- Arts, Cultural History, Human Rights, and Society
In 1972 a young South African photographer named Brian Astbury decided to look for a bigger studio so his actor friends could do plays: he would name it The Space. The â€œslightly bigger studioâ€ became a three floor building, which would evolve to become the first professional non-racial arts venue in South Africa and during itâ€™s seven year reign win international acclaim and commission over 300 plays. It didnâ€™t come without a price and the sacrifices were many. Through in depth interviews, archive footage of the time, Brian Astburyâ€™s beautiful photos documenting life inside the theatre plus the vibrant music of the underground jazz and funk artists of the day we aim to craft a powerful documentary that celebrates its achievements and asks the question, â€œCan the arts be a force for change and what role does it play in todayâ€™s global community?â€
- Show treatment
Using archive footage, photos and interviews we define Apartheid and its segregating laws. We hear what it was like growing up under such a violent regime from both sides of the colour line and the post war generationâ€™s growing unease with the brutality of their government. In 1963 a white teacher named John Harris set off a bomb in Johannesburg station.
â€œThat was in a sense a voice from white south Africa about the injustice that was prevalent in the whole country under Apartheidâ€ â€“ Athol Fugard.
In Response to this act of violence Athol Fugard began working on his adaptation of Orestes with Brianâ€™s wife and actress Yvonne Bryceland. Orestes changed Brianâ€™s life forever and laid the seeds for what would become The Space.
This young sheltered â€œcountry boyâ€ then follows his wife out to London immersing himself in the cultural freedoms and excesses enjoyed by the 1970â€™s emerging artists at that time. He would go back to South Africa with his mind made up and give the creativeâ€™s what they continually pined for: â€œA space to work inâ€
â€œI never forget that period of time it taught me an awful lot about what happens inside societies when the idea whose time has come arrivesâ€ â€“ Brian Astbury
Brian comes back to South Africa and is amazed by everyoneâ€™s enthusiasm. We talk to people around Brian at that time as they remember this old three-story building slowly evolving into a fully functional arts venue. Fatima Dike who championed and sponsored by The Space would become South Africaâ€™s first black woman play write to have her work published remembers her disbelief at seeing all these white people â€œworking for nothingâ€.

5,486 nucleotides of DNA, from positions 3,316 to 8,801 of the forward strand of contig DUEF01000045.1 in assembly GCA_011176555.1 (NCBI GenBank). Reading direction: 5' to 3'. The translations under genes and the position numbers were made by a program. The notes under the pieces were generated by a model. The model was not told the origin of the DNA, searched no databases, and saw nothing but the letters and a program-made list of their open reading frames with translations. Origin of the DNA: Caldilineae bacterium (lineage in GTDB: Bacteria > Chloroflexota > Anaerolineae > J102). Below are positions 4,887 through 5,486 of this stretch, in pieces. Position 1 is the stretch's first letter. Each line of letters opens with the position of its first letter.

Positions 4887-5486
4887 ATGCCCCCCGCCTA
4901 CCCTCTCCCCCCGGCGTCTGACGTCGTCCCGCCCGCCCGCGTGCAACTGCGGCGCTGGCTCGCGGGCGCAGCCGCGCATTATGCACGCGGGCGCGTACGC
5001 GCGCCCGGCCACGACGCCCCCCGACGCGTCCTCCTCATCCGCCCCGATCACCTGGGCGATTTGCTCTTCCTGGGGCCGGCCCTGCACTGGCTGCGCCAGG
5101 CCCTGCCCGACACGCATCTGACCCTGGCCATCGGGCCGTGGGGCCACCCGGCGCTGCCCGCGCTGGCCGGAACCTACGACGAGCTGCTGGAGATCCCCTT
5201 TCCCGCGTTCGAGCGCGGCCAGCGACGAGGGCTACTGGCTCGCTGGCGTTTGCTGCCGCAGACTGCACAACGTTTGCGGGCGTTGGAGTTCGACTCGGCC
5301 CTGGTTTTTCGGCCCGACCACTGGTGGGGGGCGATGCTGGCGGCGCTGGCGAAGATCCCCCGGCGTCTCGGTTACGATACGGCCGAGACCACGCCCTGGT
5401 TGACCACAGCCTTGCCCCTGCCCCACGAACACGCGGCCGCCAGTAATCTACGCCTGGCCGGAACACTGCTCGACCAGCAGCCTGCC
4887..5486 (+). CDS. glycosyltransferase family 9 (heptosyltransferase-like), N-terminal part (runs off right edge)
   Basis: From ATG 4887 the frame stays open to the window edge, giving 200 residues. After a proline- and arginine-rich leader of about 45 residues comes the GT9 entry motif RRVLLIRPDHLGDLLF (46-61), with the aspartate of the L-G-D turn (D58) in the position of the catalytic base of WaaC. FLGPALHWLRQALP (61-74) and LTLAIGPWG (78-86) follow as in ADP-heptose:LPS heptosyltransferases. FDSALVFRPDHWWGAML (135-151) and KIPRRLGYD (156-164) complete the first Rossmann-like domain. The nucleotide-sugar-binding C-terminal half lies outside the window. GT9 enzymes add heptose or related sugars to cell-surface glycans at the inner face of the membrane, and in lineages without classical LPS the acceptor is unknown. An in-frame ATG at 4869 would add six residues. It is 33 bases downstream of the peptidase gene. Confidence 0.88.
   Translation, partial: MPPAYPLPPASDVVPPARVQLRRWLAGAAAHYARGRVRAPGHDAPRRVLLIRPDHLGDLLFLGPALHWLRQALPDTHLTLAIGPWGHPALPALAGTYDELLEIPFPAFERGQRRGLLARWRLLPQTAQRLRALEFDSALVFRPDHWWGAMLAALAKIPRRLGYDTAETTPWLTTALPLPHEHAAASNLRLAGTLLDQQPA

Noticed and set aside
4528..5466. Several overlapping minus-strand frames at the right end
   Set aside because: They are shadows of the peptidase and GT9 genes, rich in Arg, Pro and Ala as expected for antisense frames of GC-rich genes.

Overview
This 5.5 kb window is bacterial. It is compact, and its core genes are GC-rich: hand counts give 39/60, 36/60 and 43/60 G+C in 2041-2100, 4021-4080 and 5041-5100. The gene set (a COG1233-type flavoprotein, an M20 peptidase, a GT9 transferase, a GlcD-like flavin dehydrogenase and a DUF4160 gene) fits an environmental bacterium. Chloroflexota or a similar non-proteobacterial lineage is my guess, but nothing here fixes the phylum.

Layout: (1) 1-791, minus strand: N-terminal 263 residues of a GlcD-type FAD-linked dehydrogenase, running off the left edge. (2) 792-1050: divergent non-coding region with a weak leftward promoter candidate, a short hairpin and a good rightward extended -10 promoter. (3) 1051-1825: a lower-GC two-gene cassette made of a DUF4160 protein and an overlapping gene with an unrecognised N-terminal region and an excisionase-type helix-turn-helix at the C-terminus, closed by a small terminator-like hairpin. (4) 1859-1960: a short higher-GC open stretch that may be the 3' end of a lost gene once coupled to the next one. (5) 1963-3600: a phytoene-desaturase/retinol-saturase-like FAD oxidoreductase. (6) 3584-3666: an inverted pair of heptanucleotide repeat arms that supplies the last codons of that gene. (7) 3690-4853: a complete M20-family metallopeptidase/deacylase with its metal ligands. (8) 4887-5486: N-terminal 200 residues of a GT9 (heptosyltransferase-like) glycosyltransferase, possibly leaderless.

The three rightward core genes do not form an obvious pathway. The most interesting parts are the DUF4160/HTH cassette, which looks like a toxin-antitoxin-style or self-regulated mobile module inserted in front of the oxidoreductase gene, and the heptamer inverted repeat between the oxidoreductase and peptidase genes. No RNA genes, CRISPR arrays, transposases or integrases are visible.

1972, The Space Theatre opened its doors to mixed race audiences and mixed race casts. Athol Fugard who at first was sceptical about Brianâ€™s idea would end up writing a play especially for the opening night entitled â€œStatements After an Arrest Under the Immorality Actâ€ a play based on a law that forbid people of different colour having sexual relationships. It would hammer The Spaceâ€™s colours to the mast and set it on a collision course with the authorities a battle that would last throughout its seven years.
â€œThis was theatre in the raw!â€ â€“ Dermod Judge
We look at these first three years and celebrate the artistâ€™s positivity under the severest conditions of censorship and political oppression. British playwright Donald Howarth remembers championing the work coming out of The Space and instigating a run of their work at Londonâ€™s Royal Court along with the subsequent Tony awards in the US for â€œThe Islandâ€ and itâ€™s all African cast all of which went on to increase awareness of the brutality under Apartheid.
There is a distinct change in tone now as we move through to the late seventies and what Athol Fugard called â€œ South Africaâ€™s darkest daysâ€¦â€ We cut to brutal images of the 1976 riots. Brian remembers the production of Beckettâ€™s Endgame and a realization that when times were harsh audiences wanted to escape from reality. We look at the various tactics The Space used to get bums on seats and the increasing tensions amongst the company as passions rose.
Ultimately in a non-subsidised theatre, no government money, ever increasing violence on the streets, TV growing in popularity along with the relaxing of the segregation laws, due in part to the risks The Space took, the tensions began to take their toll on Brian and the company. We explore the enormous dedication that The Space demanded of its company and ask â€œWas the artistâ€™s burn-out inevitable and is it the responsibility of each generation to pick up the baton?â€
â€œWhere people are gathered together because they want to say something, they want to tell a story they believe inâ€¦ if you leave that there is inevitably a sense of betrayalâ€ â€“ Brian Astbury
In 1979 Brian Astbury left to follow his Wife and actress Yvonne Bryceland to London and The Space closed. We hear from others about Brianâ€™s massive contribution and the man himself on his painful decision to leave.
â€œBrian was the space and what Brian had in abundance was courageâ€¦â€ â€“ Athol Fugard
Brian Astbury recalls the play Imfuduso by the Women of The Crossroads that attracted international interest and grew spontaneously from a community with no previous theatrical experience or urge.
â€œIt was the closest I have ever been to the roots of theatreâ€ â€“ Brian Astbury
Fatima Dike and Brian Astbury visit the townships today as we ask the question â€œCan theatre still be a mouthpiece for the people?â€ â€œCan theatre be a force for change?â€
â€œThe space helped me to dissect and understand my role I had to be strong I had to fight to keep on talking that gave me that confidence and ability to be able to say what was in my heart without fearâ€ â€“ Fatima Dike
- in development
- Prod. Co.
- Mark Street Film and Time Bomb Pictures Ltd
- United Kingdom
- Years of Production
- London, Cape Town, Johannesburg
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